Post-mortem (1): England's batsmen
In 2005, Marcus Trescothick and Andrew Strauss consistently got the innings of to a fine start, invariably attacking from the off. A top three consisting of Strauss, Cook and Bell were always going to seek to give England the advantage by batting time; but they have palpably failed to do that. Until their sixth innings of the series, England were always 50-2, or worse. As a result, the attacking axis at five, six and seven regularly came in with England struggling. Kevin Pietersen has majestically risen to the task, but Andrew Flintoff has seemed overburdened and Geraint Jones feeble.
Alistair Cook is a player of palpable quality, but he inevitably found an Ashes tour at 21 highly-challenging; however, his 116 at the WACA proves his worth and he will only improve. Andrew Strauss, thanks to some injudicious strokeplay and a trio of poor umpiring decisions, has failed to pass 50, although he has always appeared in fine form. Ian Bell has hit three fifties, displaying an increasing maturity and confidence, especially against Shane Warne, though his wait for an Ashes hundred continues.
Of 18 completed innings, England’s top three have only twice passed 60. Experience of Australian conditions, be it in the shape of the stylish batsmanship of Michael Vaughan, the technical class of Mark Ramprakash or the resilient qualities of Mark Butcher, has been badly missing; however, I do not think Trescothick's withdrawal was hugely significant. Given the ineffectualness of England’s fifth bowler, hindsight tells us that one of Butcher or Ramprakash should have played at three, Bell should have been moved to six, where he was so excellent against Pakistan, and Flintoff should have played at seven.
Paul Collingwood has displayed fighting qualities reminiscent of Butcher, and exceeded all expectations in making 200 at Adelaide. Nonetheless, the suspicion remains that the finest player, Pietersen, should be allowed to bat at four. Many were worried Pietersen would be unable to control his impetuosity, and would regularly be caught trying to hit sixes on the huge Australian outfields; instead, he has batted with wonderfully maturity and got the better of Warne and especially McGrath.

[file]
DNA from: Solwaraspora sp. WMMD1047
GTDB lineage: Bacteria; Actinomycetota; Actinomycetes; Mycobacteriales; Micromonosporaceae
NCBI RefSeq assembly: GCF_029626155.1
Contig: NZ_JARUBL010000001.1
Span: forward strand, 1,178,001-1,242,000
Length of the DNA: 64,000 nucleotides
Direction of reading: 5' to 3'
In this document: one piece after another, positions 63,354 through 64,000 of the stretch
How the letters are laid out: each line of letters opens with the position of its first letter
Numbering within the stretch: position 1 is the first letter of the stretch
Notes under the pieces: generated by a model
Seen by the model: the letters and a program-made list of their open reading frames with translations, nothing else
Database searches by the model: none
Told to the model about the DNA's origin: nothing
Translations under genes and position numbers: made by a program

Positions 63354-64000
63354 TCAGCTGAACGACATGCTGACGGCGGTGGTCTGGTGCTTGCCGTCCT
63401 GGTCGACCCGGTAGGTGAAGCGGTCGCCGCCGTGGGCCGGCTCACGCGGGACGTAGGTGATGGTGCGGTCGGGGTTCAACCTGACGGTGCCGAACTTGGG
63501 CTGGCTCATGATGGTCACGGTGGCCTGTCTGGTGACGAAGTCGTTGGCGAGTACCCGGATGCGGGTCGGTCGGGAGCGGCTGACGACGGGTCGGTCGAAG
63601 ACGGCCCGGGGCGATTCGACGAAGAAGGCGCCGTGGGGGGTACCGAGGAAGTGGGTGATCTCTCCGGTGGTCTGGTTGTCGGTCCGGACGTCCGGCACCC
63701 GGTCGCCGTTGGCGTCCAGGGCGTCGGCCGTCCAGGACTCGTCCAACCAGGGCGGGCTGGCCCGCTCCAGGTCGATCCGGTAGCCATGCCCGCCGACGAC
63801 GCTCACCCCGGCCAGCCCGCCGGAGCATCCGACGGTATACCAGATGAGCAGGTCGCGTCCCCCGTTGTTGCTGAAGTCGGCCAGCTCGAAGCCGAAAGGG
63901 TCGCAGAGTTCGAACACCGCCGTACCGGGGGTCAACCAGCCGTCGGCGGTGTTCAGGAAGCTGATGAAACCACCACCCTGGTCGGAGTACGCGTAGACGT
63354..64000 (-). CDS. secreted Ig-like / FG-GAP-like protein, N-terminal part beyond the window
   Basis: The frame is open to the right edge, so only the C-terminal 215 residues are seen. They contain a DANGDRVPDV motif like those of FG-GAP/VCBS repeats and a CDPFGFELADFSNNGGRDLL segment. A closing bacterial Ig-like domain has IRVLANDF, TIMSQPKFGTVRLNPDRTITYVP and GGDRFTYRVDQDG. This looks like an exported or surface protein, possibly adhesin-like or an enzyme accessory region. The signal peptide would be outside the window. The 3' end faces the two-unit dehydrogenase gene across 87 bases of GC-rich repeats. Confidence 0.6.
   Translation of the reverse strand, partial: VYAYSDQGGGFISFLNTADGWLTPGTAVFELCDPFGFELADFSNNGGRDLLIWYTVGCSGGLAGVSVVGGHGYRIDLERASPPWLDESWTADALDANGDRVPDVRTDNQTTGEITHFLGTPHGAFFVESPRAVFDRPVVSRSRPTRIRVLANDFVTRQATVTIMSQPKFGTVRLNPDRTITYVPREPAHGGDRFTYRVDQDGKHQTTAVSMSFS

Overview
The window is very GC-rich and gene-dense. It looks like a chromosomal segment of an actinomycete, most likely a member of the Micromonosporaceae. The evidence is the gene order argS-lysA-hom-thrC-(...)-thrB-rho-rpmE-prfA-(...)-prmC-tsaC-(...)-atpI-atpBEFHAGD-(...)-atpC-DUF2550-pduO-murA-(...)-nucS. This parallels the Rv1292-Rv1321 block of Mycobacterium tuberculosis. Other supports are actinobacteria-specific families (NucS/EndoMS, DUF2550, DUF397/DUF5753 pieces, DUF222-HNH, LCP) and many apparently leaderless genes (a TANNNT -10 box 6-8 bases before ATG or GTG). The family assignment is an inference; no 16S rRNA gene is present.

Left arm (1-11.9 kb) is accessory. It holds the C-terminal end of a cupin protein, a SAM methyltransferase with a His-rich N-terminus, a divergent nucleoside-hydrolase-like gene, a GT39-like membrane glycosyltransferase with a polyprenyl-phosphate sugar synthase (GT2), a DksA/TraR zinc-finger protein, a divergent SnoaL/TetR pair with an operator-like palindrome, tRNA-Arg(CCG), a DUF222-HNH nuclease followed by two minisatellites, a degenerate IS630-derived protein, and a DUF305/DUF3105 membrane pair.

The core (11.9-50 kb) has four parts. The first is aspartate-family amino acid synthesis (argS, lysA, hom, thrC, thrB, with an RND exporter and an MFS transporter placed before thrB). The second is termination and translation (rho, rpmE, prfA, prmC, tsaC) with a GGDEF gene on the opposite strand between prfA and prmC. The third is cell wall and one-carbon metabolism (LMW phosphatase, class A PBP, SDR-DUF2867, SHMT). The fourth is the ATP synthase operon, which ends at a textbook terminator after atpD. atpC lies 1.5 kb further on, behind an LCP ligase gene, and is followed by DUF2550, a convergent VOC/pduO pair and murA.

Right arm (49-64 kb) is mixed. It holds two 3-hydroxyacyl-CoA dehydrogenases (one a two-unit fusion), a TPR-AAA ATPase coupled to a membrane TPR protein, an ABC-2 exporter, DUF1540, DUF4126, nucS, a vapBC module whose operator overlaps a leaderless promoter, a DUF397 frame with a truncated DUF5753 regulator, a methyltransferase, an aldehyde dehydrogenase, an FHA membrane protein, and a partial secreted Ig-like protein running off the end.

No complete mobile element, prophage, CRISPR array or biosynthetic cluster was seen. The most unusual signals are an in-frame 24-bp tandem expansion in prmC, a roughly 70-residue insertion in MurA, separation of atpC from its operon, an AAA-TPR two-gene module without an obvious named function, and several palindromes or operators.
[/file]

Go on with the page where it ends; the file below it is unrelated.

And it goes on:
At six, Flintoff’s batting has been characterised by a lack of coherent thinking; until his second innings at the WACA, he was too tentative but was still dismissed to rash shots; it seems the captaincy has overwhelmed him. There was a time when he and Pietersen were considered roughly equal as batsmen; while Pietersen is fulfilling his talent, it touches the confines of lunacy to suggest Flintoff would even be considered as a batsman only – which proves he should not bat in the top six. His friend Jones has been reasonable with the gloves, but calamitous with the bat. He seems incapable of playing long, disciplined innings, and he should not be selected for England again.
There are a number of positives to take from England’s batting endeavours – Pietersen’s brilliance, Collingwood’s feistiness and genuine fight and application from Cook and Bell on occasions. Yet, they suffered one cataclysmic collapse in each Test and, from six onwards, the resistance was negligible. Duncan Fletcher, then, was right to be concerned about England’s tail. So why did he select non-bowling number eights Giles and Mahmood ahead of a sixth specialist batsman?